Sutter also cares for the larger community in ways that stretch beyond the walls of the hospital. In the past three years, Sutter Health has annually provided over $26.6 million in charity, uncompensated care, and other community benefits to indigent, uninsured, and underinsured residents of Sonoma County. Sutter partners to provide financial support to serve 12 local community organizations, including Social Advocates for Youth and the Center of Well-Being, organizations providing homeless support services, counseling and career services to youth, and educational health and wellness programs to families in our community.

Sutter Santa Rosa Regional Hospital, part of the not-for-profit, integrated Sutter Health network, has a long, proud history of providing high quality care in Sonoma County and beyond. Because of an unwavering focus on health and healing the hospital is consistently ranked as one of the top hospitals in the region.

One of Nation’s Top Residency Programs is Magnet for Future Family Doctors

Posted on Apr 12, 2019 in People, Scroll Images, Sutter Medical Center of Santa Rosa

Santa Rosa Family Medicine Residency Program Selects 12 Graduates for Class of 2022

SANTA ROSA-Sutter Santa Rosa Regional Hospital (SSRRH) Family Medicine Residency Program announced its 2019 incoming class who will graduate the program in 2022.  Twelve of the nation’s top medical school graduates were selected from 747 applicants for this three-year program. The nationally recognized Santa Rosa Family Medicine Residency program is one of 450 family medicine training programs in the United States and has trained hundreds of family physicians since its inception in 1938.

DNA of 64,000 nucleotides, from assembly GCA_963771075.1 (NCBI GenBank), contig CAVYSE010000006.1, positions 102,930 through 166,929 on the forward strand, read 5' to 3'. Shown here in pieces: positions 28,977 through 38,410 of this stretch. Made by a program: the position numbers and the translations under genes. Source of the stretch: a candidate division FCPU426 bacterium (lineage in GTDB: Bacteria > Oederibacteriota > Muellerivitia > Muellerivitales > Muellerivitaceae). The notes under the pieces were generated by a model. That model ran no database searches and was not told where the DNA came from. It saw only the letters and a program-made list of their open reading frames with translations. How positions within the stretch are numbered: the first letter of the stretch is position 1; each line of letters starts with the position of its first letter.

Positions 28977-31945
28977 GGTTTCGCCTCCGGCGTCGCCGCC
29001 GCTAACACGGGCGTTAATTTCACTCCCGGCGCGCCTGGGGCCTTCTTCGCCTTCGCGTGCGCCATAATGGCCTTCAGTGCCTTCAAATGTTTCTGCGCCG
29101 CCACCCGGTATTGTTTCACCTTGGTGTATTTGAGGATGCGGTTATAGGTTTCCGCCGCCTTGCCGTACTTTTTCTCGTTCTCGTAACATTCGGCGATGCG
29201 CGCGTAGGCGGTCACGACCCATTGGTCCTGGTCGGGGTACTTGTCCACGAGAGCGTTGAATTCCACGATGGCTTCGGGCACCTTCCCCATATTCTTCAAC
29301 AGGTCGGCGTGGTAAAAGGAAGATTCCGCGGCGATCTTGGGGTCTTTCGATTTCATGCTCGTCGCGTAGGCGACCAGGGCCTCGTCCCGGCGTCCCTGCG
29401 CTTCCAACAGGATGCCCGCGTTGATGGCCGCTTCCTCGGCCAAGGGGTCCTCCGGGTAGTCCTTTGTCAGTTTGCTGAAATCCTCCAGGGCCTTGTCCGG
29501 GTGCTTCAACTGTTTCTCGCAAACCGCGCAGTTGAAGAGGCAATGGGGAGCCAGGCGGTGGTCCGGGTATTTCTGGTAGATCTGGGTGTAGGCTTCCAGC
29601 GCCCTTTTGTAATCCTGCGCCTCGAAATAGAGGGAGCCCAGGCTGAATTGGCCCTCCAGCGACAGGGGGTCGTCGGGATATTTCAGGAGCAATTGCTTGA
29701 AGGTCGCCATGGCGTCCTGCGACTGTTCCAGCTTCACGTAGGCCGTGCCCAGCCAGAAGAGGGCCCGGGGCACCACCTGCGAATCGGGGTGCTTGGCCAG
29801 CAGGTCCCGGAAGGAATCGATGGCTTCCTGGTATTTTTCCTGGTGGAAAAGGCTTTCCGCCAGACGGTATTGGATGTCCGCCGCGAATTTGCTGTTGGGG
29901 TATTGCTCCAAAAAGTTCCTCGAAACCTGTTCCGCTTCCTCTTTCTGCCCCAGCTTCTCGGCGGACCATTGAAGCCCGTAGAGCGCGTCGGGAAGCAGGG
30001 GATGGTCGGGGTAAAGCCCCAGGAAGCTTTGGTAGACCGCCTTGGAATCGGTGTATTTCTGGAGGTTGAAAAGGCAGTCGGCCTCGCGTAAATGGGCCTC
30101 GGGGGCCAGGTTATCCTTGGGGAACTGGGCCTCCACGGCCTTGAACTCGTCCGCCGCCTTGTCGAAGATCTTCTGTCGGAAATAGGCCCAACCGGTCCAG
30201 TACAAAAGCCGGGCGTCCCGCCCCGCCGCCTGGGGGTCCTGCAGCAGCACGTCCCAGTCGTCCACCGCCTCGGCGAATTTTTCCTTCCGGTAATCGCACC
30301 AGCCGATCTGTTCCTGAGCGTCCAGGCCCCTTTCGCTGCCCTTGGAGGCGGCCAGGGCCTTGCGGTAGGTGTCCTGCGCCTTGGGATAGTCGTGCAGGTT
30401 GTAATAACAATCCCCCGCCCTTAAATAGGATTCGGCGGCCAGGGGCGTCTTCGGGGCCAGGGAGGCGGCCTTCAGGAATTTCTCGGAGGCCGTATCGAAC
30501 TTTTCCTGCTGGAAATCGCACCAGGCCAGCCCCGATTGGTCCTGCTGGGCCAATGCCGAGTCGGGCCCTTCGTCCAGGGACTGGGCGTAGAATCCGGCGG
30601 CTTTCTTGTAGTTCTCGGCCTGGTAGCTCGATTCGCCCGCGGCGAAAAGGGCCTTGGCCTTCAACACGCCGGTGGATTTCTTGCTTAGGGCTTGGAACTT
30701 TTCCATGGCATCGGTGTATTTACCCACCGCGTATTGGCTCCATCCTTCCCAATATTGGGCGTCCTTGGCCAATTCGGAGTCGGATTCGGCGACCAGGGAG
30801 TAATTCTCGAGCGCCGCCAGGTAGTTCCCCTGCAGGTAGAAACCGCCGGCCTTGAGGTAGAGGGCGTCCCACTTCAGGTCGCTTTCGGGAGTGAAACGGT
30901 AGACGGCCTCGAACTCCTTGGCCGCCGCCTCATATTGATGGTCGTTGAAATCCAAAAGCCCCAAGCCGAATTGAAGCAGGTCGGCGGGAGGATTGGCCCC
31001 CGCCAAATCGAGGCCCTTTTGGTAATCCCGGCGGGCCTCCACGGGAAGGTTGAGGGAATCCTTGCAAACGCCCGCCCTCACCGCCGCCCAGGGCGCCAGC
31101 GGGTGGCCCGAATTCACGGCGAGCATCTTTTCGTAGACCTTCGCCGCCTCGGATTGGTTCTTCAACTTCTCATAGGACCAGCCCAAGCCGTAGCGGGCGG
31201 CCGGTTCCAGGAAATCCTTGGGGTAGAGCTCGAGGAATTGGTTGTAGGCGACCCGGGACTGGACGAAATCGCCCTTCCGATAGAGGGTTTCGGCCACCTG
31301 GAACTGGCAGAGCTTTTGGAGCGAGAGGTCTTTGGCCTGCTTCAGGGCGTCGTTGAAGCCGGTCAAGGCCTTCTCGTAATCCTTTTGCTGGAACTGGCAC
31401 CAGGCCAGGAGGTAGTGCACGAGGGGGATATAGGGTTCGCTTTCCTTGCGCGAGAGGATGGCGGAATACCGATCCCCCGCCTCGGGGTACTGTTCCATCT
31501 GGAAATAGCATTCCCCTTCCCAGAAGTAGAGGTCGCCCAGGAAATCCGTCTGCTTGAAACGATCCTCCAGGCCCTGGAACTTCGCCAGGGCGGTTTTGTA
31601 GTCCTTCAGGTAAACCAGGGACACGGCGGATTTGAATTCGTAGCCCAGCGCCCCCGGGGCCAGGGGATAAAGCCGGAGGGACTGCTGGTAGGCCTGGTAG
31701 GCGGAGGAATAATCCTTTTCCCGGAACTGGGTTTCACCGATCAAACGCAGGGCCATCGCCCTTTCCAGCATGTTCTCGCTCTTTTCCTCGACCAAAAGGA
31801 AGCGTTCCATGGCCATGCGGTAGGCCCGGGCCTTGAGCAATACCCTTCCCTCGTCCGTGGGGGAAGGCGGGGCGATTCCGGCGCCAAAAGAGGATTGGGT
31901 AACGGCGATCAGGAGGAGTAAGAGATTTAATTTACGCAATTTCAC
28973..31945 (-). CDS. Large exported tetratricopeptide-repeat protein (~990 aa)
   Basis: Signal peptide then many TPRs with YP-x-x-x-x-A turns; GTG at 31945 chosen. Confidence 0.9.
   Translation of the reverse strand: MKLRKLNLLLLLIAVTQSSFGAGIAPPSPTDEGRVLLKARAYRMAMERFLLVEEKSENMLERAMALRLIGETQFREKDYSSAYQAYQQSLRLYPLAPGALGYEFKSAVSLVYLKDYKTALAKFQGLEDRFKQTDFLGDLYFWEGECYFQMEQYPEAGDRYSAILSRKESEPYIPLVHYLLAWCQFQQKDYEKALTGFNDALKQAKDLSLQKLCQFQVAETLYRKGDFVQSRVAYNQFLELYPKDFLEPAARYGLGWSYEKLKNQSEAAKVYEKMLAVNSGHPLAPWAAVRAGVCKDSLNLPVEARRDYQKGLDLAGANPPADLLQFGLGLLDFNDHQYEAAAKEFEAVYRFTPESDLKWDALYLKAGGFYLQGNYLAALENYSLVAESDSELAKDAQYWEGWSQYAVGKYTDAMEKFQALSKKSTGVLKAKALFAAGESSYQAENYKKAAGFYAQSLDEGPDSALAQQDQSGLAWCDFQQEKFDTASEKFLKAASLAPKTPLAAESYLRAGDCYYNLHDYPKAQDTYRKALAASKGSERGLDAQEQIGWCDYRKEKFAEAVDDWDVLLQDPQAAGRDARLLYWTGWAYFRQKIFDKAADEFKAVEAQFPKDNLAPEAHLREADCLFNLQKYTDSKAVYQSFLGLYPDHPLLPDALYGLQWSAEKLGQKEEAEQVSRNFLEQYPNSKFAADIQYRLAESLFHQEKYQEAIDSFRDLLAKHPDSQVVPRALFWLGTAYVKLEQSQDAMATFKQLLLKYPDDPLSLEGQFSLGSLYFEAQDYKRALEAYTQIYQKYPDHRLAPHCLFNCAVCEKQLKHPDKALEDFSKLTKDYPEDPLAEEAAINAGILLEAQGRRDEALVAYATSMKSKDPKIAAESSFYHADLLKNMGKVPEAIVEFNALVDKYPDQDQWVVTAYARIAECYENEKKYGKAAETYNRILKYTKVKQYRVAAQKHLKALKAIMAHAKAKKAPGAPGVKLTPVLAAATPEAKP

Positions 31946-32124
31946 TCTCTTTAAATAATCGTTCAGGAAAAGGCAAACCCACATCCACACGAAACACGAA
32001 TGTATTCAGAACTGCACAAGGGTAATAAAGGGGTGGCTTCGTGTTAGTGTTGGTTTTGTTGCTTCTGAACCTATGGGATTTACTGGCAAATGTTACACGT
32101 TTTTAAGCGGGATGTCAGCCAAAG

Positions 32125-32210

The 12 graduates who will begin the training program in July came from medical schools across the country; Drexel University, University of California Irvine, Texas Tech University, University of California Davis, Michigan State, University of Washington, Western University, Geisel School of Medicine, University of Massachusetts, Wayne State University, University of Maryland, and University of Wisconsin. They each come with an impressive background of academic achievement and community service.

The residency program is a critical strategic healthcare asset in confronting the emerging physician shortage in Sonoma County. The residency has been the largest single source of family physicians to Sonoma County for over 70+ years.  Residency graduates comprise nearly half of family physicians in Sonoma County. They fill private practices, community clinics, and large medical groups such as Sutter Medical Group of the Redwoods, The Permanente Medical Group, local community health centers, Sonoma County Health Services and leadership positions throughout the medical community.

The Santa Rosa Family Medicine Residency is under the sponsorship of Sutter Santa Rosa Regional Hospital (SSRRH). To provide a broader base of support for the residency and optimize learning experiences for residents, SSRRH engaged Santa Rosa Community Health Centers, Kaiser Permanente, Santa Rosa Memorial Hospital and or St. Josephs Health as affiliate partners in the community.